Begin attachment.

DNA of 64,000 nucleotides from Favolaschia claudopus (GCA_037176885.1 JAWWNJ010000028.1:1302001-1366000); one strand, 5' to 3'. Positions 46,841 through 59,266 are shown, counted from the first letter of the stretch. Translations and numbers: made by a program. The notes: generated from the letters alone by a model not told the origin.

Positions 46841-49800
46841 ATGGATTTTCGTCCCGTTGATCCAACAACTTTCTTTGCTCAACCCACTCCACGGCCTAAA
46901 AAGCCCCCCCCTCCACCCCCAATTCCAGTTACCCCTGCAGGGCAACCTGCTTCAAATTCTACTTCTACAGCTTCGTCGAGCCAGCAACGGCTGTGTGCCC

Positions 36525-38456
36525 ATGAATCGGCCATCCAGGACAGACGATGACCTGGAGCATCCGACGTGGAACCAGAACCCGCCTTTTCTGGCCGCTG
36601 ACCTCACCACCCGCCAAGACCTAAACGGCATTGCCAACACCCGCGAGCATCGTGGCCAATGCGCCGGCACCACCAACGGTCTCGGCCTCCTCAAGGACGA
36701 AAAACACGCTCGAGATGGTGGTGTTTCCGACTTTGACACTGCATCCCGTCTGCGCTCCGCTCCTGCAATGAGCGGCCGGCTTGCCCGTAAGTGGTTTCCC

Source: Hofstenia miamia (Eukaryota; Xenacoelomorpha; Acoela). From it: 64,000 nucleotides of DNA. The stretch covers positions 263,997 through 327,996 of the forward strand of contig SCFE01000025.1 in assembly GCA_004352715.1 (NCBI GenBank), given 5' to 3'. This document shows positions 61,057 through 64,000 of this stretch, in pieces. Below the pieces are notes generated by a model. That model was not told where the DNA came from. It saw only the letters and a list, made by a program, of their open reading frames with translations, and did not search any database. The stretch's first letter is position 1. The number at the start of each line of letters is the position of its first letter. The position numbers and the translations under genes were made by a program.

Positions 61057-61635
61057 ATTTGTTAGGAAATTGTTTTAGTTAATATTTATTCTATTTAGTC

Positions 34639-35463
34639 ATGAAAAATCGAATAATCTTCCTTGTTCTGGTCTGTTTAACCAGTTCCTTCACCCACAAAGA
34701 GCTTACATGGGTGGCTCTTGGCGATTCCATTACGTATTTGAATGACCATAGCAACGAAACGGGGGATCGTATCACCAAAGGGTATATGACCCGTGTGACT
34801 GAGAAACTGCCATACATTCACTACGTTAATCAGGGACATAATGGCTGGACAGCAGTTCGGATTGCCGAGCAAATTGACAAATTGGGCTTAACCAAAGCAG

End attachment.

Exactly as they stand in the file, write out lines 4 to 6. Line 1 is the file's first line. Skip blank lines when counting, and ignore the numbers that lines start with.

46901 AAGCCCCCCCCTCCACCCCCAATTCCAGTTACCCCTGCAGGGCAACCTGCTTCAAATTCTACTTCTACAGCTTCGTCGAGCCAGCAACGGCTGTGTGCCC

Positions 36525-38456
36525 ATGAATCGGCCATCCAGGACAGACGATGACCTGGAGCATCCGACGTGGAACCAGAACCCGCCTTTTCTGGCCGCTG